US Sen. Lisa Murkowski (R-AK) released this right after news of Sessions’ Cole memo reversal hit:
“Alaskans are waking up to reports that the US Department of Justice is withdrawing the Cole Memorandum, an Obama era policy statement that the federal government will respect state marijuana laws like Alaska’s My office can confirm we received notifications this morning that they intended to withdraw the “Cole Memorandum.”
“Over the past year I repeatedly discouraged Attorney General Sessions from taking this action and asked that he work with the states and congress if he feels changes are necessary,” Murkowski said, adding that “today’s announcement is disruptive to state regulatory engines.’
“So far all we have is three paragraphs on a piece of paper from the US AG,” added Colorado Attorney General Cynthia H. Coffman in a hastily called press conference. “But I’m going to make a leap and tell you I believe we will continue as a state to exert core rights as a sovereign state — and to control what happens within our borders with regard to marijuana regulation and enforcement.”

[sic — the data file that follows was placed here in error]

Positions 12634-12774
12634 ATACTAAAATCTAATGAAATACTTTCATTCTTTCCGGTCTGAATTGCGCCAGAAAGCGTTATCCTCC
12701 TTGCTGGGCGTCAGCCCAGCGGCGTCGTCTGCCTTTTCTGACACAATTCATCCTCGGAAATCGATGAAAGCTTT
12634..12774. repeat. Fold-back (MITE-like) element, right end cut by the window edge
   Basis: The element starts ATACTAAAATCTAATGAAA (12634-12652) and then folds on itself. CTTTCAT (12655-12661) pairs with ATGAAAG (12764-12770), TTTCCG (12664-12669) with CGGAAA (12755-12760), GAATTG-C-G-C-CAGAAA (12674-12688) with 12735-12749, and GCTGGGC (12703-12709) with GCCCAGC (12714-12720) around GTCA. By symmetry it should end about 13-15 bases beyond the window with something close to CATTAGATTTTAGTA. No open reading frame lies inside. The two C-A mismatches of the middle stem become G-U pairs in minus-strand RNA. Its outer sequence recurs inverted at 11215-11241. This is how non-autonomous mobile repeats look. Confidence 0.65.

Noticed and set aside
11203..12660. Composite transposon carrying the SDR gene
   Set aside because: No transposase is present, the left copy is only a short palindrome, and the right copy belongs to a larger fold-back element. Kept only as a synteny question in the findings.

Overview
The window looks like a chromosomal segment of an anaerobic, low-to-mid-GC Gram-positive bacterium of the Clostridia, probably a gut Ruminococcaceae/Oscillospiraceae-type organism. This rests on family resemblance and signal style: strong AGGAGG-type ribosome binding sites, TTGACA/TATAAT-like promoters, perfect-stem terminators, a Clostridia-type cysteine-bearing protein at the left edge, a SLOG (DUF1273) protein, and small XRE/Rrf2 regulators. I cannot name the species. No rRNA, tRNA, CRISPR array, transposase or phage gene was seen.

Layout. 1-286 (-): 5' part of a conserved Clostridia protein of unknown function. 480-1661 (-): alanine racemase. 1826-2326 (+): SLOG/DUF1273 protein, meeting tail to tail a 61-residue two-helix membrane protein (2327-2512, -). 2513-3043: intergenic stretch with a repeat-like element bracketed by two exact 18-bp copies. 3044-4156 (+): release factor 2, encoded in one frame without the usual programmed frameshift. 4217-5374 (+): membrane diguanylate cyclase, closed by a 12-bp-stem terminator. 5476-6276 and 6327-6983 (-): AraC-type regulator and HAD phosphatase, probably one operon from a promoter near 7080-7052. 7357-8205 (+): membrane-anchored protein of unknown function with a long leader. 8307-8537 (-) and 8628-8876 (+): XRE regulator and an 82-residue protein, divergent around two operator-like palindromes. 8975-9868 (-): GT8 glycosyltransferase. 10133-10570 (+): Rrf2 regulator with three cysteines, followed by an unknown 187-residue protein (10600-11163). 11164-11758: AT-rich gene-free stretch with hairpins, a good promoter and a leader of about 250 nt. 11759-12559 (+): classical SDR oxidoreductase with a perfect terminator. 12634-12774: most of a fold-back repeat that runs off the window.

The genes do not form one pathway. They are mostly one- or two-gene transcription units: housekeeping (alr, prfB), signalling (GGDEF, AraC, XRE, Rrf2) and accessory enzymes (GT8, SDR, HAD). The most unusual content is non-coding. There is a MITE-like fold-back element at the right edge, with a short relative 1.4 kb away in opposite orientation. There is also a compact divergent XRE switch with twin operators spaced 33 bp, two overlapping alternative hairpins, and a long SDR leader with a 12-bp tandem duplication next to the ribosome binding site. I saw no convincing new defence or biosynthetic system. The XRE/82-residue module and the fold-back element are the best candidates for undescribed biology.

She also called for Congress to review and change the Controlled Substances Act of 1970, which put cannabis in the same category with heroin, cocaine and speed.
“Unless Congress changes the Controlled Substances Act and loosens the controls on marijuana,” she added, Sessions probably “will go back to enforcing federal law in the way he sees fit,” she said, adding:
“Sessions’ memo also has given his US attorneys at the state level the ability to decide their own priorities. That is very significant for Colorado,” she said. It signals that Colorado “can make decisions about its own priorities.”
“Citizens of the state of Colorado made it clear that this is what they wanted the law in Colorado to be, Coffman added. “And I don’t see that changing.”
Sessions’ move to rescind government protection of the legal cannabis business arrives just four days after California began selling recreational weed the first time. Analyst expect that state to to become the world’s single largest weed market in short order.
If the current rate of growth continues, the overall cannabis market could hit 25 billion by 2025.